Two Cultures or Coevolution? 
Science and Literature 1800-Present: 

Key note speakers: Prof. Joanna Verran (MMU), Prof. Sharon Ruston (Salford) & Prof. David Amigoni (Keele)
12th May 2012 at Keele University in Claus Moser Building, Rm. 12.

‘As in the changed impression on the wax, we read a change in the seal; so in the integration of advancing Language, Science, and Art, we see reflected certain integrations of advancing human structure, individual and social.'   - Herbert Spenser First Principles (1862)

The purpose of Science and Art is one: to render experience intelligible’
- Leslie A White The Science of Culture (1949)

‘Literary intellectuals at one pole - at the other scientists…Between the two a gulf of mutual incomprehension…’                            
       - C. P. Snow The Two Cultures and the Scientific Revolution (1959)

The long nineteenth century saw the cultural foundation for a dialogue between the Sciences and the Arts that continues to this day. Despite the lacuna that is traditionally posited between these two subjects, from the Romantic beginning of the nineteenth century and throughout the Victorian period, artists, writers and scientists alike were conscious of the confluences between their disciplines. The Victorian fashion for reading cutting-edge scientific articles alongside, for example, philosophical poetry or serialized novels in magazines and journals was preceded by / inherited from the Romantic tendency to blur the boundaries between scientific and artistic study, and set a precedent for the mutual evaluation of these two fields. Indeed, the periodical itself was a product of the increasing impact of science and technology on literary culture; these developments shaped the material texts and the practices of production and reception.
            In addition, scientists often employed literary tropes and epigraphs to reiterate their messages; indeed scientific theories could frequently trace their origins back to literature (Herbert Spencer, for example, drew on both Coleridge and Goethe to formulate his theory of evolution). The advancement of science throughout the eighteenth and nineteenth centuries lead to an increased concern with social anxieties about science. This manifested itself as a penchant for science fiction novels that purported to explore the possibilities that science was yet to realize.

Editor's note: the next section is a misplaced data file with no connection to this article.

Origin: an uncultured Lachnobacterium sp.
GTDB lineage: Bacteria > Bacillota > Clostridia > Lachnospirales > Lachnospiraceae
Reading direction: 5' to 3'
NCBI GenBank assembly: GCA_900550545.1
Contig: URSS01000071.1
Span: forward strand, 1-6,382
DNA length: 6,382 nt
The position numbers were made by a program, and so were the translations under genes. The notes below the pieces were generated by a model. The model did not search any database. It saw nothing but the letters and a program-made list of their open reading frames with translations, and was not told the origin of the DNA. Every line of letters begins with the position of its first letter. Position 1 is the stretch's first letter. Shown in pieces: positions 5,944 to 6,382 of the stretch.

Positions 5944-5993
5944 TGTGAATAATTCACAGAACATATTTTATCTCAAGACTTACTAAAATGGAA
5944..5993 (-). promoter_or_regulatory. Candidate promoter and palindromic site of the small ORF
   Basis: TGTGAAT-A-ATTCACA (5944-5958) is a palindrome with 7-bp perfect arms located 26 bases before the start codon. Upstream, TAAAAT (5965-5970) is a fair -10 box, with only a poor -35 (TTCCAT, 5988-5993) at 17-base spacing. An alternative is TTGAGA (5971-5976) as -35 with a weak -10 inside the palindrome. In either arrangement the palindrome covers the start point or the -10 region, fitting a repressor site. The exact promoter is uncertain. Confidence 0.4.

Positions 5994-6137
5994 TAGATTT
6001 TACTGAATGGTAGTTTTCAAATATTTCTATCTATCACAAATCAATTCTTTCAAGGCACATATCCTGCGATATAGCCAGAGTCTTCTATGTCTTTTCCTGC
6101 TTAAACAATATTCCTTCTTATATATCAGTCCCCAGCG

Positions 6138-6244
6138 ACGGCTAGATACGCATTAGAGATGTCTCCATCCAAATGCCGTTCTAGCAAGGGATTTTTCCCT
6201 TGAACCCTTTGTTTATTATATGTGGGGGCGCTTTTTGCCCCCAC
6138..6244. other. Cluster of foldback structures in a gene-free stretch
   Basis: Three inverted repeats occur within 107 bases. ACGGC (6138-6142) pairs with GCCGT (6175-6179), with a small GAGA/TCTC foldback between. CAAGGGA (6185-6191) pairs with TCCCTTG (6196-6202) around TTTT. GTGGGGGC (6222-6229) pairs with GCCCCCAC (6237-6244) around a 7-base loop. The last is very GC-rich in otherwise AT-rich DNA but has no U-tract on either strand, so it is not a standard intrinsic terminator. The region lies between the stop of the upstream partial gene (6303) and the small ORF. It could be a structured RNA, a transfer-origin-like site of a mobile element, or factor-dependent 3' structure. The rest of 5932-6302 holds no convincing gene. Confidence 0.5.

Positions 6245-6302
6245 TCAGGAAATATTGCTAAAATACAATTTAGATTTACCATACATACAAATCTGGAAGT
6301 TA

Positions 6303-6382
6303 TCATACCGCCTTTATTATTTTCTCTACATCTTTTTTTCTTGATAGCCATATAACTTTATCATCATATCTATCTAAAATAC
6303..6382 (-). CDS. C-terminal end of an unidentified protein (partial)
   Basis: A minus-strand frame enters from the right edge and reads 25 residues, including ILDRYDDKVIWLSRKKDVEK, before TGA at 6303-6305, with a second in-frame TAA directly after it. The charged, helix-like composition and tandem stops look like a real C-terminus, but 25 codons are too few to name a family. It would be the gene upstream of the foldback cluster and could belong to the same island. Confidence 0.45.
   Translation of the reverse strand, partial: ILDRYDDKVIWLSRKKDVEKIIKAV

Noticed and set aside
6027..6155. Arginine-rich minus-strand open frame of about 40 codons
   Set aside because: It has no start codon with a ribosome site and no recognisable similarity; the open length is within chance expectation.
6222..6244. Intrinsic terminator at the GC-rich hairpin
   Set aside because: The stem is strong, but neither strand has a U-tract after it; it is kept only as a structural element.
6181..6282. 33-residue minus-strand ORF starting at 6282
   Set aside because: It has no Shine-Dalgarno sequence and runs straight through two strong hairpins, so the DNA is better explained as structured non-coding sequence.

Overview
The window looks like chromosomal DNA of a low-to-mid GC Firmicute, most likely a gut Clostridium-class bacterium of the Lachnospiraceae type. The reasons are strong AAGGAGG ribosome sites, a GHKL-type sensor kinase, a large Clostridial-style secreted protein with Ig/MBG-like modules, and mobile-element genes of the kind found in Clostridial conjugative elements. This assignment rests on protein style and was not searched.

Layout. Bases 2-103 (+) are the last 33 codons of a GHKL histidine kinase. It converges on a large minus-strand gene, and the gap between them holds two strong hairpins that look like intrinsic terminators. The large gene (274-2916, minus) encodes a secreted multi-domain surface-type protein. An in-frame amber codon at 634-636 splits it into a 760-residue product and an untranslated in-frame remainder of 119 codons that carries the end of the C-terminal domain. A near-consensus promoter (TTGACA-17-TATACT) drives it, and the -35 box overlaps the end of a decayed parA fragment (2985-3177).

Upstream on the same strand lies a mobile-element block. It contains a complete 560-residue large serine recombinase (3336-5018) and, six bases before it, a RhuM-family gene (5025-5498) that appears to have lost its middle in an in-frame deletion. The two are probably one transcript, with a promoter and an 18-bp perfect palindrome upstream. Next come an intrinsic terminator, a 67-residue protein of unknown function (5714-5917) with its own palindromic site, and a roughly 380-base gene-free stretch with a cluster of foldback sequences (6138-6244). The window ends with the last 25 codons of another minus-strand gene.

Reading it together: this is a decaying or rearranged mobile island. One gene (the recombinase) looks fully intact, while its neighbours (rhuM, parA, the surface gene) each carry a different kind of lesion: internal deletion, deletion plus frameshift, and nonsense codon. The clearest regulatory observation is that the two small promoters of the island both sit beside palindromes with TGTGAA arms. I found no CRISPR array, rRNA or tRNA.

This legacy can be traced well into the twentieth century. The exploitation of science and technology in the world wars revived a literary preoccupation with science represented in post-war fiction, such as Isaac Asimov’s Foundation series (1942-1950), Nevil Shute’s On the Beach (1957), or Harlan Ellison’s short story I have no mouth and I must scream (1967). Today it emerges in phrases like the portmanteau ‘Franken-foods’, which borrows Mary Shelley’s eponymous 19th century protagonist to highlight the fears of contemporary scientific applications. This conference will explore those intimate relationships between the two cultures of science and literature, and will examine the ways in which anxieties of the long nineteenth century have continued to express themselves in the present day.

The conference will be held on Saturday May 12th in the Claus Moser Building at Keele University. The conference fee is £10 for all postgraduate delegates, to include lunch and refreshments. The programme will be announced shortly.

If you have any questions about attending the conference, please contact the organisers Emilie Taylor-Brown, Jo Taylor and Katie McGettigan at:

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